It is only because of this "temptation to immorality" (7:2) that Paul gives the teaching about each man and woman having a spouse and giving each other their "conjugal rights" (7:3); he specifically clarifies, "I say this by way of concession, not of command. I wish that all were as I myself am. But each has his own special gift from God, one of one kind and one of another" (7:6-7, emphasis added).

Paul even goes on to make a case for preferring celibacy to marriage: "Are you free from a wife? Do not seek marriage. . . those who marry will have worldly troubles, and I would spare you that. . . . The unmarried man is anxious about the affairs of the Lord, how to please the Lord; but the married man is anxious about worldly affairs, how to please his wife, and his interests are divided. And the unmarried woman or girl is anxious about the affairs of the Lord, how to be holy in body and spirit; but the married woman is anxious about worldly affairs, how to please her husband" (7:27-34).

Paul’s conclusion: He who marries "does well; and he who refrains from marriage will do better" (7:38).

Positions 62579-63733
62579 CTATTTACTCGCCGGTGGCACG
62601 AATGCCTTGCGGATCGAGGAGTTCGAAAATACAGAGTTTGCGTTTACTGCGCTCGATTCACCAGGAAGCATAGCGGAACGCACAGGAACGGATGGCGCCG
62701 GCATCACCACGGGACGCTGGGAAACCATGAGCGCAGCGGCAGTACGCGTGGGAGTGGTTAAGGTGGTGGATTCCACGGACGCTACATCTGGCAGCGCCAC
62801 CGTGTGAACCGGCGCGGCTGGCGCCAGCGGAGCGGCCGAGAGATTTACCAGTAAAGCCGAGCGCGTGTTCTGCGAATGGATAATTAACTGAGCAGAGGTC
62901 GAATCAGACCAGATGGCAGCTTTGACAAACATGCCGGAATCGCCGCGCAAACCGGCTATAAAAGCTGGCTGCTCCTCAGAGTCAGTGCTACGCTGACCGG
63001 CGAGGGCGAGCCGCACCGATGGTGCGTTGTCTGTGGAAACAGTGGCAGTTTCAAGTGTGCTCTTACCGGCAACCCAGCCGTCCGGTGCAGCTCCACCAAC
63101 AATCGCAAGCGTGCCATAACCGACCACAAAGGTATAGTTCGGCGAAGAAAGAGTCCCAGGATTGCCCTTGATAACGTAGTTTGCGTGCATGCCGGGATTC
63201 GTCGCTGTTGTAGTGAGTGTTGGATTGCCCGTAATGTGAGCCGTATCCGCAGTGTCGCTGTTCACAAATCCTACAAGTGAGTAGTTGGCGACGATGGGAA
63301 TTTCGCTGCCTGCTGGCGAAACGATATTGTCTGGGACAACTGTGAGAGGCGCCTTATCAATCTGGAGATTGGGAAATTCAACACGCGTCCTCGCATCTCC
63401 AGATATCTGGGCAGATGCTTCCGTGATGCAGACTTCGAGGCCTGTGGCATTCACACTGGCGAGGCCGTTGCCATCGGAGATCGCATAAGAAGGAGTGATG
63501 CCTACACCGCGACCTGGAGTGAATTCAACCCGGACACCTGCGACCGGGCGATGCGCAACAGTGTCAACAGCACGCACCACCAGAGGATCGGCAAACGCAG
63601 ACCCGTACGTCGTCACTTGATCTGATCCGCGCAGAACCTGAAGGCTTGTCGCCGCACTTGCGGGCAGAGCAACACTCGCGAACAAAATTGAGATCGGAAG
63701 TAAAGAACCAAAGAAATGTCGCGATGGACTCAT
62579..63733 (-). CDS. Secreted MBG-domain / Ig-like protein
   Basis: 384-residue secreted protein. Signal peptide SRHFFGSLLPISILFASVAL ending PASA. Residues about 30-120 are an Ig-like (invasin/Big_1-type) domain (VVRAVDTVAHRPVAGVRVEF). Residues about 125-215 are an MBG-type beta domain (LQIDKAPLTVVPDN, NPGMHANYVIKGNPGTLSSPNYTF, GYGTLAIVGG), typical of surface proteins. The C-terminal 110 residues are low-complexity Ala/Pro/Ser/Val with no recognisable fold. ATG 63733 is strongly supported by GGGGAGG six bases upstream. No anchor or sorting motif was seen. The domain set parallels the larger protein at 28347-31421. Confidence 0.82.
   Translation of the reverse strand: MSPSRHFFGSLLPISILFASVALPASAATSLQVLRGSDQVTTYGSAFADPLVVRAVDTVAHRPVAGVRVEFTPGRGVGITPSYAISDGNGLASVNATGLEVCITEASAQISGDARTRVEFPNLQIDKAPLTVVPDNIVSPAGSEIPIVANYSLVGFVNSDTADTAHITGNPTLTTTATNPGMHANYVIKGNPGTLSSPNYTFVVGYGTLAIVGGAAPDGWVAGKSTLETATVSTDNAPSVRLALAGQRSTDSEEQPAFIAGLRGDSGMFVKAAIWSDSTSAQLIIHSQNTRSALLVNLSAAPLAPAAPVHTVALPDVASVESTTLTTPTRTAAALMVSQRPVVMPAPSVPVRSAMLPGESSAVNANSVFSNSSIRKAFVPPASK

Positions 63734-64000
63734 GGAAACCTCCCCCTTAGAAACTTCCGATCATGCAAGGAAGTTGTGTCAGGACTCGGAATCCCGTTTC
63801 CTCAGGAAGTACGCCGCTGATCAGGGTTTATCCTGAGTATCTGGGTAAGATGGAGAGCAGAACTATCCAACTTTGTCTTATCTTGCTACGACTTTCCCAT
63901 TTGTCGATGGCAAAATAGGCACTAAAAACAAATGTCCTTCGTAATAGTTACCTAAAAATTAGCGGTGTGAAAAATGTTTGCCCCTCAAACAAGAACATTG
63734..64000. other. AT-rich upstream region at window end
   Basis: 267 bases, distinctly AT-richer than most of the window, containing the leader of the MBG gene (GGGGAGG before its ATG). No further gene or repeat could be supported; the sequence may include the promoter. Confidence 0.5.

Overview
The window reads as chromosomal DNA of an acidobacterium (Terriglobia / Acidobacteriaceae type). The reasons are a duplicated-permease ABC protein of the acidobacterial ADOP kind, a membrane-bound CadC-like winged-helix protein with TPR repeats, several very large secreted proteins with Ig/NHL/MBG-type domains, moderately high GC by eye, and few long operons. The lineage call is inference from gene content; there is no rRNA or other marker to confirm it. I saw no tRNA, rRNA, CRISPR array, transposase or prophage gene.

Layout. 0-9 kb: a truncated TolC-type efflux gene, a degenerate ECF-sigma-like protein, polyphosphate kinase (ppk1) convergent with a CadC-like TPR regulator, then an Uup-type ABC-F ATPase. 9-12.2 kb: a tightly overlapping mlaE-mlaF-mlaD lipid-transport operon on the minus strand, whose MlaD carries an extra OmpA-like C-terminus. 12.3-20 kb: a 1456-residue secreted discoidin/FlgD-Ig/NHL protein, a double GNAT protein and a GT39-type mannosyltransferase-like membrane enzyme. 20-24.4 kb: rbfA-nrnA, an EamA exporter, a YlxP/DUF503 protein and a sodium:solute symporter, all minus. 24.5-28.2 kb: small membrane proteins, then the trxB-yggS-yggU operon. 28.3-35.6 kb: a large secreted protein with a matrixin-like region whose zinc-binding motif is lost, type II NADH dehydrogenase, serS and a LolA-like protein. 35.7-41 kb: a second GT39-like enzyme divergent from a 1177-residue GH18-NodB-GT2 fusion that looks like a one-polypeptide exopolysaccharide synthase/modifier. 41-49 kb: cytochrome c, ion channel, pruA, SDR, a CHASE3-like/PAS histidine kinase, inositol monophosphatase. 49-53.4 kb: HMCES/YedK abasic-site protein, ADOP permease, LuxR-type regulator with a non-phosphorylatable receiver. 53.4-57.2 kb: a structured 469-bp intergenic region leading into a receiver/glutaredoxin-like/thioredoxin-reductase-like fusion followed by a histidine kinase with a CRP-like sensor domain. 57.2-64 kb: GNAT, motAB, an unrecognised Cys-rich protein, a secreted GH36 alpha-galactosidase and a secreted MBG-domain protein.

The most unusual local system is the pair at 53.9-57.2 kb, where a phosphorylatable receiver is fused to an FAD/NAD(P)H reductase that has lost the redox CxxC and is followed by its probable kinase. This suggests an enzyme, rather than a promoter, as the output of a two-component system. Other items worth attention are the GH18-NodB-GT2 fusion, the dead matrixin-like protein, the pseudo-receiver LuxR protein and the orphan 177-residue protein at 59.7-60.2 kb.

Paul was not the first apostle to conclude that celibacy is, in some sense, "better" than marriage. After Jesus’ teaching in Matthew 19 on divorce and remarriage, the disciples exclaimed, "If such is the case between a man and his wife, it is better not to marry" (Matt 19:10). This remark prompted Jesus’ teaching on the value of celibacy "for the sake of the kingdom":


"Not all can accept this word, but only those to whom it is granted. Some are incapable of marriage because they were born so; some, because they were made so by others; some, because they have renounced marriage for the sake of the kingdom of God. Whoever can accept this ought to accept it" (Matt. 19:11–12).



Celibacy is neither unnatural nor unbiblical. "Be fruitful and multiply" is not binding upon every individual; rather, it is a general precept for the human race. Otherwise, every unmarried man and woman of marrying age would be in a state of sin by remaining single, and Jesus and Paul would be guilty of advocating sin as well as committing it.